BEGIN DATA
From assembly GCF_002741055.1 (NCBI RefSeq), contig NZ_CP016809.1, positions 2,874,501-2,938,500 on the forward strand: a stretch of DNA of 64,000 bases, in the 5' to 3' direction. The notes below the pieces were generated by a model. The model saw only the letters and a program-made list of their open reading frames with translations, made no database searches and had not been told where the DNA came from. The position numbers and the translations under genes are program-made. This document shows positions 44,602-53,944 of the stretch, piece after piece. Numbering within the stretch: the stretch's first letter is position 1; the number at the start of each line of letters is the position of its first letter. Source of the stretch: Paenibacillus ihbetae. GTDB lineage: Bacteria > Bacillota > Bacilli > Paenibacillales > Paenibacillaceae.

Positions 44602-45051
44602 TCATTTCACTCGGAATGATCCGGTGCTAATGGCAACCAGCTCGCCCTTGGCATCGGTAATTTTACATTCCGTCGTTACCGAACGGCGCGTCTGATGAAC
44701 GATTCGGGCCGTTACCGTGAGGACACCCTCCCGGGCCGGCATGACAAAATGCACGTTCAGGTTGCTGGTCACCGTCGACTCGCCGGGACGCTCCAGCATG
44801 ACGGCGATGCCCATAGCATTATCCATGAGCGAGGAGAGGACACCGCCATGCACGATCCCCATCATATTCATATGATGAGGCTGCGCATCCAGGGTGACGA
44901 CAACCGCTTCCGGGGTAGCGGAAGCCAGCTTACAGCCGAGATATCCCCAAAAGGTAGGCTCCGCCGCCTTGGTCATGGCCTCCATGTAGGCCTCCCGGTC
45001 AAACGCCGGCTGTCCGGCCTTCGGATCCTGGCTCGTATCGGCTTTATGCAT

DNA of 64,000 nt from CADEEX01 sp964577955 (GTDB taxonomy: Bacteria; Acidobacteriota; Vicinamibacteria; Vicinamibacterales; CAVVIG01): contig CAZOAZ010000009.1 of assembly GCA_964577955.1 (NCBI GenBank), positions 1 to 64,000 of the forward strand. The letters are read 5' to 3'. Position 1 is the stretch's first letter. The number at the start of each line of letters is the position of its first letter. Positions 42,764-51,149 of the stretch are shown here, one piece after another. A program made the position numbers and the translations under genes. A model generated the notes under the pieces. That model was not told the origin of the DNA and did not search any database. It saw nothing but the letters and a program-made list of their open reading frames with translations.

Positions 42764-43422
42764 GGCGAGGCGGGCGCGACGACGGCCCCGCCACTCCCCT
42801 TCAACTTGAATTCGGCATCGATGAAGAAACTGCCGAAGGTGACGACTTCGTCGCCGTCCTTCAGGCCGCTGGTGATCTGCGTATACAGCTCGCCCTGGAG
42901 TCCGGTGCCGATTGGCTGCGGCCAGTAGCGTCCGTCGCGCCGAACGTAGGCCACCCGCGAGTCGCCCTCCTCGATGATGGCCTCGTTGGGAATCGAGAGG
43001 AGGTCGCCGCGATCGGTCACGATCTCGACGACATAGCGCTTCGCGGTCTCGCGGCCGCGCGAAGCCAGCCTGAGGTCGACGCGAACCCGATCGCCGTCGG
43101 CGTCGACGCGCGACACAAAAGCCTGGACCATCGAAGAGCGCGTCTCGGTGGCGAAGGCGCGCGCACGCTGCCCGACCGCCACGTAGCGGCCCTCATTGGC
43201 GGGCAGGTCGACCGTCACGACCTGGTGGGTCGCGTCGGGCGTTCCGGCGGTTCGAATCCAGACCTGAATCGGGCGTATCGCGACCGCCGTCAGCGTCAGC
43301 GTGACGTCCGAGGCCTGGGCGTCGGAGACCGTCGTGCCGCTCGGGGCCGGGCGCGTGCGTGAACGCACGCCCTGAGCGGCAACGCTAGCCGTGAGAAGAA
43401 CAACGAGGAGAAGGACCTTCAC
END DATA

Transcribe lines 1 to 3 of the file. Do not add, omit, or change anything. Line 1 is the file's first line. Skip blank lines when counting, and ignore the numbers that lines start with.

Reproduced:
From assembly GCF_002741055.1 (NCBI RefSeq), contig NZ_CP016809.1, positions 2,874,501-2,938,500 on the forward strand: a stretch of DNA of 64,000 bases, in the 5' to 3' direction. The notes below the pieces were generated by a model. The model saw only the letters and a program-made list of their open reading frames with translations, made no database searches and had not been told where the DNA came from. The position numbers and the translations under genes are program-made. This document shows positions 44,602-53,944 of the stretch, piece after piece. Numbering within the stretch: the stretch's first letter is position 1; the number at the start of each line of letters is the position of its first letter. Source of the stretch: Paenibacillus ihbetae. GTDB lineage: Bacteria > Bacillota > Bacilli > Paenibacillales > Paenibacillaceae.

Positions 44602-45051
44602 TCATTTCACTCGGAATGATCCGGTGCTAATGGCAACCAGCTCGCCCTTGGCATCGGTAATTTTACATTCCGTCGTTACCGAACGGCGCGTCTGATGAAC